News reports going back decades describe many incidents involving homemade bottle bombs. Unfortunately, the Internet has given youngsters virtually instant access to detailed reports that describe exactly how to make bottle bombs using not only Drano but other commonly available ingredients as well. There are many YouTube videos that show how to make the bombs and how they subsequently explode.
One common version of the warning that is currently circulating in Australia suggests that kids in Perth, Western Australia have recently began making Drano bottle bombs. While such incidents have indeed occurred in Perth – in 2009, a 60 year old man received hand injuries after he picked up a bottle bomb left in his letterbox – it should be noted that bottle bomb incidents have been reported in many other cities and towns both in Australia and elsewhere, not just Perth.
Some versions of the warning that are currently circulating imply that such nefarious bottle bomb antics are something new. However, as noted above, bottle bomb making has a long and sorry history. Spates of bottle bomb incidents have been reported in various locations around the world. In many cases the bombs explode or are disposed of without causing injury. Often, the homemade bombs do not go off at all.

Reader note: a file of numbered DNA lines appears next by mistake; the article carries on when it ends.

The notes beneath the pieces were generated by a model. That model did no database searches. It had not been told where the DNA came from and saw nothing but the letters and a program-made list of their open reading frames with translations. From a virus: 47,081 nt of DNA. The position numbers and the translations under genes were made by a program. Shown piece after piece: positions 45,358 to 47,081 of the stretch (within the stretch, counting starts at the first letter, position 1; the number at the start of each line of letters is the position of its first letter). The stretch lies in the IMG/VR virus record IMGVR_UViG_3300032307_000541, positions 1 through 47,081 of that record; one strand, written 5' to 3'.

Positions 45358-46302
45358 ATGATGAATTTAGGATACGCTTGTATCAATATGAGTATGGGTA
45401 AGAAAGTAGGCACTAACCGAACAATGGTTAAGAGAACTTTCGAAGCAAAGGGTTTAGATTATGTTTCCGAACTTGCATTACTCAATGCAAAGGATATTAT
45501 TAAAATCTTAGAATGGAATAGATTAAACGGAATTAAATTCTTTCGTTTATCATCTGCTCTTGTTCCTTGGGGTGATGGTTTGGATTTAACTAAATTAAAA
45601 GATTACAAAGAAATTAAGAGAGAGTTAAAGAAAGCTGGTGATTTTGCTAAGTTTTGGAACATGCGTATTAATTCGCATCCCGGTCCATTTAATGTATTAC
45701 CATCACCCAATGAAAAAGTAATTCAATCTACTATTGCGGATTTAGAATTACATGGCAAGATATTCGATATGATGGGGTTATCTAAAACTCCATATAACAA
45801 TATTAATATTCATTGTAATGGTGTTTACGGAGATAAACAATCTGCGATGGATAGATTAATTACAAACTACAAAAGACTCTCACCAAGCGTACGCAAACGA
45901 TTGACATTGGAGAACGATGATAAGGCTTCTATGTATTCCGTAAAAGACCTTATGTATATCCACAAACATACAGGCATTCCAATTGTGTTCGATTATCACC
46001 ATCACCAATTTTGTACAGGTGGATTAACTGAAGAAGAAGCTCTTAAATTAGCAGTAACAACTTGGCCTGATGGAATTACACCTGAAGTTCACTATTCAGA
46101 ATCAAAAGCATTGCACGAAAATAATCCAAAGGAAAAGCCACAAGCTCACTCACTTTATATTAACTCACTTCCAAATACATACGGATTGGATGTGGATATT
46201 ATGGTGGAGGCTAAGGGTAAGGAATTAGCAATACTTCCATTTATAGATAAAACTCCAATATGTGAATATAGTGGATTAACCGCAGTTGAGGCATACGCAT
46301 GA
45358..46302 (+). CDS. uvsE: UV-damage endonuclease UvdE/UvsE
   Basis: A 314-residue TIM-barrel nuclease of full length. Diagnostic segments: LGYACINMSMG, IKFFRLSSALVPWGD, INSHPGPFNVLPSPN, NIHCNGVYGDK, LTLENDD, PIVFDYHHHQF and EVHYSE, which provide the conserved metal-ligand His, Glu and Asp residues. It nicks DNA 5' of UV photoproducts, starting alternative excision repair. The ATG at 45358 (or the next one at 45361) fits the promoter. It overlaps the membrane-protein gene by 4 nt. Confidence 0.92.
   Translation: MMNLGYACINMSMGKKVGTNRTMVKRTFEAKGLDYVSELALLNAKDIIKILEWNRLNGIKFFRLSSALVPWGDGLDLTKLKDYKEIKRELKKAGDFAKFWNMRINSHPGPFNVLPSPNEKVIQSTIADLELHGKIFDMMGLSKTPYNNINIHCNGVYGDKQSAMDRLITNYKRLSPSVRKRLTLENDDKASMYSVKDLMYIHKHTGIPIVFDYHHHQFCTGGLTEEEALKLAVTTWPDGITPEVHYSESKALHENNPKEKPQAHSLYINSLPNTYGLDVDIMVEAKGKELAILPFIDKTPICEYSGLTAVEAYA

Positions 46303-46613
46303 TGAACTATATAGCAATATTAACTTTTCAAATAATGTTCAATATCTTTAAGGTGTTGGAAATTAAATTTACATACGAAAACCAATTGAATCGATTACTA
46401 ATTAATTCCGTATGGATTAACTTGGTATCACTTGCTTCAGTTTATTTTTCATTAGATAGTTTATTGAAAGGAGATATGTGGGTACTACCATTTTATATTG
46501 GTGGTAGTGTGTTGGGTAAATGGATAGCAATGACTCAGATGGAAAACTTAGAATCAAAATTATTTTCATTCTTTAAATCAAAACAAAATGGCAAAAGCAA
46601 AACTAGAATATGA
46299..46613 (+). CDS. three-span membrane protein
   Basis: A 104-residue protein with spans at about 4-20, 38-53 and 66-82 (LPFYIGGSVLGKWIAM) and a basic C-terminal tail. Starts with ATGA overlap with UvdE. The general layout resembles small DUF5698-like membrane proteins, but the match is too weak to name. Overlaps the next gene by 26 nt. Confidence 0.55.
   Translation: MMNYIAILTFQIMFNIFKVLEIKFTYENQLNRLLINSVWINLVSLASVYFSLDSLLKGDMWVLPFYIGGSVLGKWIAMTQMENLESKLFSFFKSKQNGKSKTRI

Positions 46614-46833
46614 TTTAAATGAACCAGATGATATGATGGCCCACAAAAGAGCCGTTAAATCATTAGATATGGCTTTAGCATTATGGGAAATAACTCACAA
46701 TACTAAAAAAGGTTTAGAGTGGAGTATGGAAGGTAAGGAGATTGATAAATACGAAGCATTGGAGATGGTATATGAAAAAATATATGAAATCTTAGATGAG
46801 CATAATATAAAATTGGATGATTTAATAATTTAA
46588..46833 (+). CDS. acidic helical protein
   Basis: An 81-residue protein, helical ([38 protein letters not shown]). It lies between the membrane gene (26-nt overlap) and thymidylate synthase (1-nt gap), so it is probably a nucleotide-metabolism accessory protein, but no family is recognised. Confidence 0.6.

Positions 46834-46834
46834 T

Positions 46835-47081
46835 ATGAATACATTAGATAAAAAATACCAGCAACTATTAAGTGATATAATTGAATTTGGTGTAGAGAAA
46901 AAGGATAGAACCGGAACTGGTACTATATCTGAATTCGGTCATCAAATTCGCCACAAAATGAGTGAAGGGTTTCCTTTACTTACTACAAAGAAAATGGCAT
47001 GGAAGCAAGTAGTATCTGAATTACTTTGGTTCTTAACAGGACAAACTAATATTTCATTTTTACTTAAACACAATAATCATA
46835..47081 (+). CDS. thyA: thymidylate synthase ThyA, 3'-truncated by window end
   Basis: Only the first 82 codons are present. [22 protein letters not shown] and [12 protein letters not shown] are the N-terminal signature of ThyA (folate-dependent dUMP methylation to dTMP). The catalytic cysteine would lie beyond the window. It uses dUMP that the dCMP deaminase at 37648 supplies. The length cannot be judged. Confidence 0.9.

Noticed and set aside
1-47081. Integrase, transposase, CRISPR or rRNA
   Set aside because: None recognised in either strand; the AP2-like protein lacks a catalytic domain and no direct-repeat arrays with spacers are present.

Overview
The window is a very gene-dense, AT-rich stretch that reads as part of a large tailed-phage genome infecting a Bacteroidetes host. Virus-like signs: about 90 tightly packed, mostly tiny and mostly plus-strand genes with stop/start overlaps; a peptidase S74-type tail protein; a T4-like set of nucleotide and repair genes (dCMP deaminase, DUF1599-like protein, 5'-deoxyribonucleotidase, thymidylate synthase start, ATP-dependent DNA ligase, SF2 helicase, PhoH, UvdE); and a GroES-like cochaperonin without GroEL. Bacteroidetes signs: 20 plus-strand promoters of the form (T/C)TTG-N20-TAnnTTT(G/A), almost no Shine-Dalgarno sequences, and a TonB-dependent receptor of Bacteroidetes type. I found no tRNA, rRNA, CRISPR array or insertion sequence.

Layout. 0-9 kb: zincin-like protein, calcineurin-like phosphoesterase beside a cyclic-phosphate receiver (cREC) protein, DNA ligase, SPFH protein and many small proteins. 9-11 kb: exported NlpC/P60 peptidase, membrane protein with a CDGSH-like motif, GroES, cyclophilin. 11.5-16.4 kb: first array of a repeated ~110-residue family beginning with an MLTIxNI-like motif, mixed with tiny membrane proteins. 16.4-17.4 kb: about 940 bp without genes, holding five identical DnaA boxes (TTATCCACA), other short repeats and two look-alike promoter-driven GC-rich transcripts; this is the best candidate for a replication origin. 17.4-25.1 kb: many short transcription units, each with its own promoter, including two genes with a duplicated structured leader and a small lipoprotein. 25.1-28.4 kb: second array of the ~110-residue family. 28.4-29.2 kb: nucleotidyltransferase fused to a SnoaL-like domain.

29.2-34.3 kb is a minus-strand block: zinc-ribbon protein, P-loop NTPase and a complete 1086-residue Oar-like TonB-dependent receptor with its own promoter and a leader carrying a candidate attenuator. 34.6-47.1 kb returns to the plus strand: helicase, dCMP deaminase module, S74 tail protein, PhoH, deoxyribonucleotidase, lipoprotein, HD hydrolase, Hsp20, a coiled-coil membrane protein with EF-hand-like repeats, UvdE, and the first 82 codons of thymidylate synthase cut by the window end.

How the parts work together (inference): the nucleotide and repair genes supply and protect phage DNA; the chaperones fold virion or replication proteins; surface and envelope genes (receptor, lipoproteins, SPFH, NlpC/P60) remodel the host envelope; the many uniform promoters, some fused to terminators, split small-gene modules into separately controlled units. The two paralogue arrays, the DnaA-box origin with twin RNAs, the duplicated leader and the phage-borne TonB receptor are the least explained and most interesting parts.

But, the advice in the message to be cautious of plastic bottles that you may see lying around is certainly worth heeding.
Importance NoticeAfter considerable thought and with an ache in my heart, I have decided that the time has come to close down the Hoax-Slayer website.
These days, the site does not generate enough revenue to cover expenses, and I do not have the financial resources to sustain it going forward.
Moreover, I now work long hours in a full-time and physically taxing job, so maintaining and managing the website and publishing new material has become difficult for me.
And finally, after 18 years of writing about scams and hoaxes, I feel that it is time for me to take my fingers off the keyboard and focus on other projects and pastimes.
When I first started Hoax-Slayer, I never dreamed that I would still be working on the project all these years later or that it would become such an important part of my life. It's been a fantastic and engaging experience and one that I will always treasure.
I hope that my work over the years has helped to make the Internet a little safer and thwarted the activities of at least a few scammers and malicious pranksters.
A Big Thank YouI would also like to thank all of those wonderful people who have supported the project by sharing information from the site, contributing examples of scams and hoaxes, offering suggestions, donating funds, or helping behind the scenes.
I would especially like to thank David White for his tireless contribution to the Hoax-Slayer Facebook Page over many years. David's support has been invaluable, and I can not thank him enough.
Closing DateHoax-Slayer will still be around for a few weeks while I wind things down. The site will go offline on May 31, 2021. While I will not be publishing any new posts, you can still access existing material on the site until the date of closure.
Thank you, one and all!